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BACKGROUND: People with dementia (PWD) are vulnerable to abrupt changes to daily routines. The lockdown enforced on the 23rd of March 2020 in the UK to contain the expansion of the COVID-19 pandemic limited opportunities for PWD to access healthcare services and socialise. The SOLITUDE study explored the potential long-term effects of lockdown on PWD's symptoms and carers' burden. METHODS: Forty-five carers and 36 PWD completed a telephone-based assessment at recruitment (T0) and after 3 (T1) and 6 months (T2). PWD completed measures validated for telephonic evaluations of cognition and depression. Carers completed questionnaires on their burden and on PWD's health and answered a customised interview on symptom changes observed in the initial months of lockdown. Longitudinal changes were investigated for all outcome variables with repeated-measures models. Additional post hoc multiple regression analyses were carried out to investigate whether several objective factors (i.e., demographics and time under social restrictions) and carer-reported symptom changes observed following lockdown before T0 were associated with all outcomes at T0. RESULTS: No significant changes were observed in any outcomes over the 6 months of observations. However, post hoc analyses showed that the length of social isolation before T0 was negatively correlated with episodic and semantic memory performance at T0. Carers reporting worsening of neuropsychiatric symptoms and faster disease progression in PWD also reported higher burden. Moreover, carer-reported worsening of cognitive symptoms was associated with poorer semantic memory at T0. CONCLUSION: PWD's symptoms and carers' burden remained stable over 6 months of observation. However, the amount of time spent under social restrictions before T0 appears to have had a significant detrimental impact on cognitive performance of patients. In fact, carer-reported cognitive decline during social isolation was consistent with the finding of poorer semantic memory, a domain sensitive to progression in Alzheimer's disease. Therefore, the initial stricter period of social isolation had greater detrimental impact on patients and their carers, followed then by a plateau. Future interventions may be designed to maintain an optimal level of social and cognitive engagement for PWD in challenging times, to prevent abrupt worsening of symptoms and associated detrimental consequences on patients' carers.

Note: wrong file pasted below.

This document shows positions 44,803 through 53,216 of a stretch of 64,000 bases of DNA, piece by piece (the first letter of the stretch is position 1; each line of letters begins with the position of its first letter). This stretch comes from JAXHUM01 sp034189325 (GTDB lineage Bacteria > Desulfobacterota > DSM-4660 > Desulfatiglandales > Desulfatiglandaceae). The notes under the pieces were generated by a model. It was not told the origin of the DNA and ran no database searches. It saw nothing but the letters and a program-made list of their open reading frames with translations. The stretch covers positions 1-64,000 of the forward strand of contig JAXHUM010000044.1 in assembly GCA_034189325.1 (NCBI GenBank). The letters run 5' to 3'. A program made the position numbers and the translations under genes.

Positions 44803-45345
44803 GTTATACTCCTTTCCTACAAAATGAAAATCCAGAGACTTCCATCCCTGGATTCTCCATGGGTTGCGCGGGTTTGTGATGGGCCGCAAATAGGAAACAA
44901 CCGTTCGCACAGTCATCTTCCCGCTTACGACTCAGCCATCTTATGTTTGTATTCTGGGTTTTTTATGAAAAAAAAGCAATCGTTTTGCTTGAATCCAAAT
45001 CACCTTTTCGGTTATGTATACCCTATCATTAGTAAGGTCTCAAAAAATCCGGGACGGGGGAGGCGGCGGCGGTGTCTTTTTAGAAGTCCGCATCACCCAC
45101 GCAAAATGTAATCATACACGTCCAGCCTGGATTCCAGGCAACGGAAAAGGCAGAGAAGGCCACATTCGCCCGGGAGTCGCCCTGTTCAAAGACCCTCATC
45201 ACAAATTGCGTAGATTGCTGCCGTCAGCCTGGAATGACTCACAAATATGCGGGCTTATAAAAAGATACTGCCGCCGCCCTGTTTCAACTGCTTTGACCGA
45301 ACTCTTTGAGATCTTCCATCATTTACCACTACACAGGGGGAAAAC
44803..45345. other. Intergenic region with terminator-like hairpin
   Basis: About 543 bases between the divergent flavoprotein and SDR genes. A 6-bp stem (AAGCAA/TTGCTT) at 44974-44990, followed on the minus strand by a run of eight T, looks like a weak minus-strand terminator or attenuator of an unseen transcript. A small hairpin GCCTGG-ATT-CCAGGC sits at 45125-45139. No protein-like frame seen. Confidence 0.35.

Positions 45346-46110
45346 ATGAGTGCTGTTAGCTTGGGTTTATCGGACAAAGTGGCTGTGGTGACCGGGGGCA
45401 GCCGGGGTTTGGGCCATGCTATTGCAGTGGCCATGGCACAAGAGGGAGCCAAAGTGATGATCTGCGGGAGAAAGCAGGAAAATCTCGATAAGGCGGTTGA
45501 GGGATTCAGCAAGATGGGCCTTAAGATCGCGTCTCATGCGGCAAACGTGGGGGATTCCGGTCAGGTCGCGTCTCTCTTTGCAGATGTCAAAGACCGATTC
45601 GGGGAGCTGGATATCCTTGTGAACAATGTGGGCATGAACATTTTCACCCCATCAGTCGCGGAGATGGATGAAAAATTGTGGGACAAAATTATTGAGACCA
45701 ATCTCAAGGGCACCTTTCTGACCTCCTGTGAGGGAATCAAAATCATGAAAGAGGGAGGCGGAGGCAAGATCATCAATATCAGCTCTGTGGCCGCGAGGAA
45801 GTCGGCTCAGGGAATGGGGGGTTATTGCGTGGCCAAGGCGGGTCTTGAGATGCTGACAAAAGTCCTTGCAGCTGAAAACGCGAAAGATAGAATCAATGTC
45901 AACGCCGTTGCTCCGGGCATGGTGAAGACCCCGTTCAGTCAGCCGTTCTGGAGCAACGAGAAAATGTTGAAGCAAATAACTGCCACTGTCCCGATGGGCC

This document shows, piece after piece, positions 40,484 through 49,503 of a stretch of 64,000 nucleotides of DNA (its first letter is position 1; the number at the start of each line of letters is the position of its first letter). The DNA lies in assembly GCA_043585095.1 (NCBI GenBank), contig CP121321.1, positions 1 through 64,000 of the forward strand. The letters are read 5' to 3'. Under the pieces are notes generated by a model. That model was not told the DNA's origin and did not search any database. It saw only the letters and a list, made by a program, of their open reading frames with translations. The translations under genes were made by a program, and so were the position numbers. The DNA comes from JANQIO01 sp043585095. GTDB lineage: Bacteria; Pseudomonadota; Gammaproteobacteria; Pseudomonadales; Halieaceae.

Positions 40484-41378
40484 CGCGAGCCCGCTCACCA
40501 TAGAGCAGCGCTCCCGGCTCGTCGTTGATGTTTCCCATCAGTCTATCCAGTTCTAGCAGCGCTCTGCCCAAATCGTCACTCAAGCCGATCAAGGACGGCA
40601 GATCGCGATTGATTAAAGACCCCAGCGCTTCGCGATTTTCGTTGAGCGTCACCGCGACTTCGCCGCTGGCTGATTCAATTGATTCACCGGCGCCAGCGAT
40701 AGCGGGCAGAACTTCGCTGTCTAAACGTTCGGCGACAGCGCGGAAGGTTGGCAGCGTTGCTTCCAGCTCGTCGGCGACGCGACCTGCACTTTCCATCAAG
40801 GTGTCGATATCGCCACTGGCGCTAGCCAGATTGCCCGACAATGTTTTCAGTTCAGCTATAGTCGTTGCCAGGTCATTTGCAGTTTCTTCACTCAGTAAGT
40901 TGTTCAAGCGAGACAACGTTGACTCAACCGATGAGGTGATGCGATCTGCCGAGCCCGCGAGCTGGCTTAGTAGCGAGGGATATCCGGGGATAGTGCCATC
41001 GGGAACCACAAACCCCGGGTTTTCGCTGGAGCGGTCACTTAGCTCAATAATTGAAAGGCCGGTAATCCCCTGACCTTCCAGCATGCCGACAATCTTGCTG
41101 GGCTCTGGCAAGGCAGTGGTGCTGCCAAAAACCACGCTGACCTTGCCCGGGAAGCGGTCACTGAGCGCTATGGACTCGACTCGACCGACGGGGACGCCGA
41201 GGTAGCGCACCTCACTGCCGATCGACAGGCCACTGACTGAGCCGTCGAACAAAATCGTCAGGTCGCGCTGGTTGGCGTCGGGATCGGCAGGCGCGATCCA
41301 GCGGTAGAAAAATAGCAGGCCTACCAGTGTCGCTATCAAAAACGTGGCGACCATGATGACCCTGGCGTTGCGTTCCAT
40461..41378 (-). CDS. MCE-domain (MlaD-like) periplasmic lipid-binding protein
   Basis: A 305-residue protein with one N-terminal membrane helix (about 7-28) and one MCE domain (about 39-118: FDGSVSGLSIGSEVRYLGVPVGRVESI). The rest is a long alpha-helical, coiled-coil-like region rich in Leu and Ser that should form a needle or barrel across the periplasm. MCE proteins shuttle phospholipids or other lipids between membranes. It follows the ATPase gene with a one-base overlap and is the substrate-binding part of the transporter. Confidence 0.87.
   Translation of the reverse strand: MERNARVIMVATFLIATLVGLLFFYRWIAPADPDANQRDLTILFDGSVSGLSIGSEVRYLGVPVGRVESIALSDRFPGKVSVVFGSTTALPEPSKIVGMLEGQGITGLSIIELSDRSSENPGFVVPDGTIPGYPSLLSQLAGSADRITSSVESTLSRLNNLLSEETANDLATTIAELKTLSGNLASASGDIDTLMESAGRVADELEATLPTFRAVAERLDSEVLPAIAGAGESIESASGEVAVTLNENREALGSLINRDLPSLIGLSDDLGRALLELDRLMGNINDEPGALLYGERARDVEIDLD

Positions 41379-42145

Original publication




Journal article


Front Psychiatry

Publication Date





COVID-19, cognitive decline, dementia, neuropsychiatric symptoms, social isolation